But, really, yeah, two really good players will be separated by their gear in WoW, but for some reason, some people just always do more damage, more heals, etc., than anyone else. 

    • Girard says:

       My only experience with Dragon Warrior is with a friend who similarly was not allowed to have video games in his home growing up. While his parents must have thought this would contribute to his becoming a well-rounded, well-adjusted person, it in fact meant that anytime he was in a house with an NES that was all he wanted to do, and he turned into a weird socially-retarded zomboid.

      In late elementary and early middle school, a mutual friend of ours would always have an overnight birthday party thing, and every time he did this, the no-Nintendo-having friend would arrive, start up a game of Dragon Warrior (one year it was Ninja Gaiden), and just play it non-stop all night, glued to the screen while the rest of us did other, equally dorky, but at least semi-social things.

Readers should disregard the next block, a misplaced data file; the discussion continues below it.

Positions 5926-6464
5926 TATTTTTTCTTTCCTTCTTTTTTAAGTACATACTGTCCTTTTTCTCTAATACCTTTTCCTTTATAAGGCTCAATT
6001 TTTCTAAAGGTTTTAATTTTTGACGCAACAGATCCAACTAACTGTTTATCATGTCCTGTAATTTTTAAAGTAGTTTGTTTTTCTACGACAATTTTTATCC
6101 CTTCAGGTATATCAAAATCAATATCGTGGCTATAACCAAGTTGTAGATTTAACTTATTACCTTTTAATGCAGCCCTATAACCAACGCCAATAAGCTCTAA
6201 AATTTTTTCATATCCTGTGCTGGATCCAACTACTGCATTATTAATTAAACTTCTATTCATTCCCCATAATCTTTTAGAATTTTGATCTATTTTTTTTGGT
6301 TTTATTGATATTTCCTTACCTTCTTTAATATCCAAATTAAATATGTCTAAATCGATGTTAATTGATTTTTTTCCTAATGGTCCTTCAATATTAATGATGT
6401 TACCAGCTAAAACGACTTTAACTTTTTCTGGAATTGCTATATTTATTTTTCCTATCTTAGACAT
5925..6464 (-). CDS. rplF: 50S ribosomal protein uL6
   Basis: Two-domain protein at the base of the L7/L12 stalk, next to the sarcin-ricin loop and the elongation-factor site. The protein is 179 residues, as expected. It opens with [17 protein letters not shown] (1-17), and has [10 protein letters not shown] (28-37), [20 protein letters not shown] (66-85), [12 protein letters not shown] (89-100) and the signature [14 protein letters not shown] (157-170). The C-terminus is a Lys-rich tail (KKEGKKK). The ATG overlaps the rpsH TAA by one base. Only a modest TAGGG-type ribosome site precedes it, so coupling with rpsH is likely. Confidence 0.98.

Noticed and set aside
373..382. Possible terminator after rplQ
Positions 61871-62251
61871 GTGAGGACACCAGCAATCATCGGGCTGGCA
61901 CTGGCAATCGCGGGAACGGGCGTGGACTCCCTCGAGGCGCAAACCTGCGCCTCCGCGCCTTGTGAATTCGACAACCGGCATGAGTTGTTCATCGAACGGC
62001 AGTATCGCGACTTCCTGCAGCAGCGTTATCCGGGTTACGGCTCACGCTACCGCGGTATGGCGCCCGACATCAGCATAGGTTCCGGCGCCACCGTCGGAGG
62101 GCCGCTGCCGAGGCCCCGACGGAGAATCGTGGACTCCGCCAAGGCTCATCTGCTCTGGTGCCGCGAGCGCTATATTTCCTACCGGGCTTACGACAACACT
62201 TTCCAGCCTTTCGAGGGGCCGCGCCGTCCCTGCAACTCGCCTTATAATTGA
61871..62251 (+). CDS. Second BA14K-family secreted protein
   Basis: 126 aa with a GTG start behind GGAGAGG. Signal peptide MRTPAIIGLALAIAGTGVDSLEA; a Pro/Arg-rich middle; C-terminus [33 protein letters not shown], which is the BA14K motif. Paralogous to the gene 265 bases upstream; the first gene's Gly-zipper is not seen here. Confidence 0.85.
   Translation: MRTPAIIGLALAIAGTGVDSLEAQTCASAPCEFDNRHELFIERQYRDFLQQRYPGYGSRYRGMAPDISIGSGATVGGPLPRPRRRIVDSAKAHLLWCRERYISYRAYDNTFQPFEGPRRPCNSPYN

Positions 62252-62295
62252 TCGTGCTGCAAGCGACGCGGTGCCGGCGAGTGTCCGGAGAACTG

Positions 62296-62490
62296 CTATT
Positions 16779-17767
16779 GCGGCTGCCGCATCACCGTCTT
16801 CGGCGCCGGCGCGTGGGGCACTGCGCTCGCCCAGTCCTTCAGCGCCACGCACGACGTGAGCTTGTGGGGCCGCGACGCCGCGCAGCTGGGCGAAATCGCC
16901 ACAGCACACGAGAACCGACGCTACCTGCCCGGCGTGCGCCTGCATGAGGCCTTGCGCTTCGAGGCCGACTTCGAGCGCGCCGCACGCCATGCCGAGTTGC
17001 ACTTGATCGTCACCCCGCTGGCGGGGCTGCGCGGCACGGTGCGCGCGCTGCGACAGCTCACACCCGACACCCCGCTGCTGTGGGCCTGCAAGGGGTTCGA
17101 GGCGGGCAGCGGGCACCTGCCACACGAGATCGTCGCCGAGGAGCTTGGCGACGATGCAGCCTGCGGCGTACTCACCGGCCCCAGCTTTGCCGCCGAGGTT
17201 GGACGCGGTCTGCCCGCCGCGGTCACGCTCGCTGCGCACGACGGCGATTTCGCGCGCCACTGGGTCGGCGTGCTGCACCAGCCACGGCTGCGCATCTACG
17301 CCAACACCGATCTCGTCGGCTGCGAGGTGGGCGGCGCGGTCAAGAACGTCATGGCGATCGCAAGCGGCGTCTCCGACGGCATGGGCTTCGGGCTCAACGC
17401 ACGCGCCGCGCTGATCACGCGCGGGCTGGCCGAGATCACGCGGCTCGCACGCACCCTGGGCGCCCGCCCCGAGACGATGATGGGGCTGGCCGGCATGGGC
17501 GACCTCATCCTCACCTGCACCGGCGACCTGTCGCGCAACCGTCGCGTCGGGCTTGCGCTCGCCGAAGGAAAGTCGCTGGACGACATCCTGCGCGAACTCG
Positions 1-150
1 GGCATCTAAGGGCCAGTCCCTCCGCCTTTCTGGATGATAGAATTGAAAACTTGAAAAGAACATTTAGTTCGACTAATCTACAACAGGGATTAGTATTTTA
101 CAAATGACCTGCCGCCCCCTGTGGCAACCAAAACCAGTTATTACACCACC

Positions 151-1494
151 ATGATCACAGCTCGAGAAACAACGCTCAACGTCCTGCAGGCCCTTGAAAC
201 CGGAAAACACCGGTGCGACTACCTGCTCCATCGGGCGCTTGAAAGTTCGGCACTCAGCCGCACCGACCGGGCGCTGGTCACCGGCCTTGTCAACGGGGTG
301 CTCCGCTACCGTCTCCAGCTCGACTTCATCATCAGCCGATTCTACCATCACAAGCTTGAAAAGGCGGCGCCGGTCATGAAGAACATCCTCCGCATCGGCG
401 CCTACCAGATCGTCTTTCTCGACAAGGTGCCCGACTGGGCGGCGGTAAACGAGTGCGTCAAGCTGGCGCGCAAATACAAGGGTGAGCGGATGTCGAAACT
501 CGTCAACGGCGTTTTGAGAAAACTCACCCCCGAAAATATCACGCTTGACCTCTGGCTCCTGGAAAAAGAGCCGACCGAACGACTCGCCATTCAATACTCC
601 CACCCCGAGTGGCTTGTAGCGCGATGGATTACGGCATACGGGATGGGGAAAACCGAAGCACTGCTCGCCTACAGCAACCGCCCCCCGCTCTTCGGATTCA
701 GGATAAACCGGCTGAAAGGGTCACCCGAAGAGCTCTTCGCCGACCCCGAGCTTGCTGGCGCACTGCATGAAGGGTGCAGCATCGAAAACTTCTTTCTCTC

• doyourealize says:

        Eventually my parents did buy us a Genesis, but that was short-lived. After it was in the house a while, my mom made a deal that if we sold it, she’d buy us a video camera. We sold it, but never got a video camera. I’m still bitter about it.

        In any case, I’d say maybe this short time with a Genesis was what prevented me from becoming a “weird socially-retarded zomboid”, but I would never avoid friends in order to play. I’d play if they were playing, but if they weren’t, I’d join in whatever it was they were doing.

  10. Moonside_Malcontent says:

    I always picture the faux-Arthurian dialogue in these old games as being voiced by Kevin Costner in Robin Hood: Prince of Thieves.  You know, where his accent switches between London, Manchester, Edinburgh and Malibu all in the time it takes for Morgan Freeman and Alan Rickman to feel pretty disappointed in themselves for taking their paychecks.